• clothing object for each one.
  • --->
  • <cfloop
  • index="intIndex"
  • list="#FORM.clothes#"
  • delimiters=",">
  •  
  • <!---
  • Check to see if there is a name for the piece of
  • clothing. Since there could be N number of clothing
  • items, let's not care about the ones without names.
  • --->
  • <cfif Len( FORM[ "clothing_name_#intIndex#" ] )>
  •  
  • <cfset ArrayAppend(
  • arrClothes,
  • CreateObject( "component", "Clothing" )
  • .Init()
  • .Set( "Name", FORM[ "clothing_name_#intIndex#" ] )
  • .Set( "Size", FORM[ "clothing_size_#intIndex#" ] )
  • ) />
  •  
  • </cfif>
  •  
  • </cfloop>
  •  
  •  
  • <!--- Dress the girl. --->
  • <cfset objGirl.Set( "Clothes", arrClothes ) />
  •  
  •  
  • <!---
  • At this point, we have a fully populated Girl object,
  • complete with clothes. Now, let's validate the girl to
  • see if the form data is valid.
  • --->
  • <cfset REQUEST.DataErrors = objGirl.Validate() />
  •  
  • <!---
  • If there are none, then we want to comit the girl object
  • to the database and forward user to confirmation page.
  • --->
  • <cfif StructCount( REQUEST.DataErrors )>
  •  
  • <!--- Map the data errors to the array. --->
  • <cfif StructKeyExists( REQUEST.DataErrors, "FirstName" )>
  •  
  • <!--- Add the error message. --->
  • <cfset ArrayAppend(
  • REQUEST.Errors,
  • "Please enter a valid first name."
  • ) />
  •  
  • </cfif>
  •  
  • <cfif StructKeyExists( REQUEST.DataErrors, "LastName" )>
  •  
  • <!--- Add the error message. --->
  • <cfset ArrayAppend(
  • REQUEST.Errors,
  • "Please enter a valid last name."
  • ) />
  •  
  • </cfif>
  •  
  • <!---
  • Loop over the clothing index to see if any
  • of them errored.
  • --->
  • <cfloop
  • index="intClothingIndex"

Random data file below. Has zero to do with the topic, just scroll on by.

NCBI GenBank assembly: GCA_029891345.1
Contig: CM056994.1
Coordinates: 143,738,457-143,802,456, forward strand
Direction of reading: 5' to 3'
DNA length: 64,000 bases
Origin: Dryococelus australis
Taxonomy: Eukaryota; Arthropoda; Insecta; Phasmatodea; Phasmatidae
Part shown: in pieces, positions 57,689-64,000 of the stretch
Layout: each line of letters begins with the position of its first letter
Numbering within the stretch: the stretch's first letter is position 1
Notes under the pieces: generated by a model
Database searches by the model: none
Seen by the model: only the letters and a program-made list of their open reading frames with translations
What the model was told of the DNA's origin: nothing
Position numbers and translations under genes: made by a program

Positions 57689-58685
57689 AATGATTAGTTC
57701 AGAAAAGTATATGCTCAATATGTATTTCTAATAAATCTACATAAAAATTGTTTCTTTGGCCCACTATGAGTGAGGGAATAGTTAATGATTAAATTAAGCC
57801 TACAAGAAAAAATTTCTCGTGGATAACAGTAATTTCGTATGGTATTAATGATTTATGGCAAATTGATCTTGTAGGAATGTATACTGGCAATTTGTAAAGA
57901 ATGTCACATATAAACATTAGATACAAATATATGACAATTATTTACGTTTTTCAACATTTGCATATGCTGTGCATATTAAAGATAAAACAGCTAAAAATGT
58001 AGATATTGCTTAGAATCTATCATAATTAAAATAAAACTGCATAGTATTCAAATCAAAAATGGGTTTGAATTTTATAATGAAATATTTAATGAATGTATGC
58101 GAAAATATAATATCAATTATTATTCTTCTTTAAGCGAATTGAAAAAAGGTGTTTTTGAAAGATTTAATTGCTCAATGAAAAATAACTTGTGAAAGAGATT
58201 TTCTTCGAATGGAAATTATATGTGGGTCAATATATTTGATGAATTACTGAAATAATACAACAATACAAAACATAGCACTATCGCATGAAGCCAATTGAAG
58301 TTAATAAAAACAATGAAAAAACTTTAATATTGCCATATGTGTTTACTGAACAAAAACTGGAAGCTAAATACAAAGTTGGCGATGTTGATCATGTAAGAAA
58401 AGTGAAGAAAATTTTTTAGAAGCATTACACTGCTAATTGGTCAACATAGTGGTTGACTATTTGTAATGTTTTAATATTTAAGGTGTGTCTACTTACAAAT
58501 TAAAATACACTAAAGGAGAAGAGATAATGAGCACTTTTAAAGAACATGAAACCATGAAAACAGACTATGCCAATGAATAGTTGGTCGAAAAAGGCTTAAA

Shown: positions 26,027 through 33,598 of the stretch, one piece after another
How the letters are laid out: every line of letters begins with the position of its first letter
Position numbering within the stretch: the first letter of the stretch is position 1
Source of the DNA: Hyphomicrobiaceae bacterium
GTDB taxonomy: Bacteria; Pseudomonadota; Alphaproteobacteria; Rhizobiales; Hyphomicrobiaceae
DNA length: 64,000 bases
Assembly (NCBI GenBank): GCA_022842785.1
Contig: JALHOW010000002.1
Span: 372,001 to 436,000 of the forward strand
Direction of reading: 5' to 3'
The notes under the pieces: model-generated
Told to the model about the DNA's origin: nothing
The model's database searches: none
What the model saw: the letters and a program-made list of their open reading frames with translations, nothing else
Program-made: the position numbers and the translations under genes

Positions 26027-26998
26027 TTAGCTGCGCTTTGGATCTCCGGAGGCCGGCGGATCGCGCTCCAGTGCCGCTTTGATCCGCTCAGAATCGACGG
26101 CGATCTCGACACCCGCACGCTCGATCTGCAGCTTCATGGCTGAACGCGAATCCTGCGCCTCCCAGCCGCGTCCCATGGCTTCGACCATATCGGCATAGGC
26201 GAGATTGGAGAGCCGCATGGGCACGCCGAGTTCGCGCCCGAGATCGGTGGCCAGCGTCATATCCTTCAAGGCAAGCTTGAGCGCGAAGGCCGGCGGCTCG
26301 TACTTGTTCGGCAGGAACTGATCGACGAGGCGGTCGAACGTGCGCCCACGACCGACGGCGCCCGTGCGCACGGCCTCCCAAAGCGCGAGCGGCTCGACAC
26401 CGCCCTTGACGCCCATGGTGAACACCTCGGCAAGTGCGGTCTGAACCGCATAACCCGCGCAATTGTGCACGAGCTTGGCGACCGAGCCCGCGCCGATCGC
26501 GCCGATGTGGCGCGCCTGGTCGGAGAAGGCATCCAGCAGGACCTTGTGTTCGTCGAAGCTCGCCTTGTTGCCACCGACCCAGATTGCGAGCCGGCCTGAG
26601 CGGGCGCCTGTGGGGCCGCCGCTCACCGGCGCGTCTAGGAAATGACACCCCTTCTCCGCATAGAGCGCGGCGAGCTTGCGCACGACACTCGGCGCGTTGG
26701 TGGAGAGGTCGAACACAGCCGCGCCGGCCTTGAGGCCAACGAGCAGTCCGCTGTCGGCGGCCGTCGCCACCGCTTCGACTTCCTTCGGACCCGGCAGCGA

• from="1"
  • to="10"
  • step="1">
  •  
  • <cfif StructKeyExists( REQUEST.DataErrors, "Clothes.#intClothingIndex#" )>
  •  
  • <!---
  • At this point, we know that something in the
  • clothing object errored. Now, we have to
  • figure out what that was.
  • --->
  • <cfif StructKeyExists( REQUEST.DataErrors[ "Clothes.#intClothingIndex#" ], "Name" )>
  •  
  • <!--- Add the error message. --->
  • <cfset ArrayAppend(
  • REQUEST.Errors,
  • "Clothing item ###intClothingIndex# has an invalid name"
  • ) />
  •  
  • </cfif>
  •  
  • <cfif StructKeyExists( REQUEST.DataErrors[ "Clothes.#intClothingIndex#" ], "Size" )>
  •  
  • <!--- Add the error message. --->
  • <cfset ArrayAppend(
  • REQUEST.Errors,
  • "Clothing item ###intClothingIndex# has an invalid size"
  • ) />
  •  
  • </cfif>
  •  
  • </cfif>
  •  
  •  
  • </cfloop>
  •  
  •  
  • <cfelse>
  •  
  •  
  • <!---
  • Save the user to database. Since this is just a
  • demo on data validation, I am not demonstrating
  • this. Might something like:
  •  
  • GirlService.Save( objGirl );
  • --->
  •  
  • <!--- Relocate to confirmation. --->
  • <cflocation
  • url="#CGI.script_name#?action=confirm"
  • addtoken="false"
  • />
  •  
  •  
  • </cfif>
  •  
  • </cfif>

The part that is tripping me up is that so much code goes into error validation. I used to feel that when it was all inline, it was still verbose, but seemed much less than this. I feel that with the error message translation, I am almost doing data validation twice, in a way. But, I have to always be keeping the mindset that this is for the long-term benefits of easy maintenance as well as unit testing (when I start doing that); I am front-loading the effort so that changes later can be done much faster and with greater confidence.

Once the action page has finished, it's pretty straight forward from there. The form display page that gets included simply outputs the form fields as well as any error messages that have been passed on from the action page: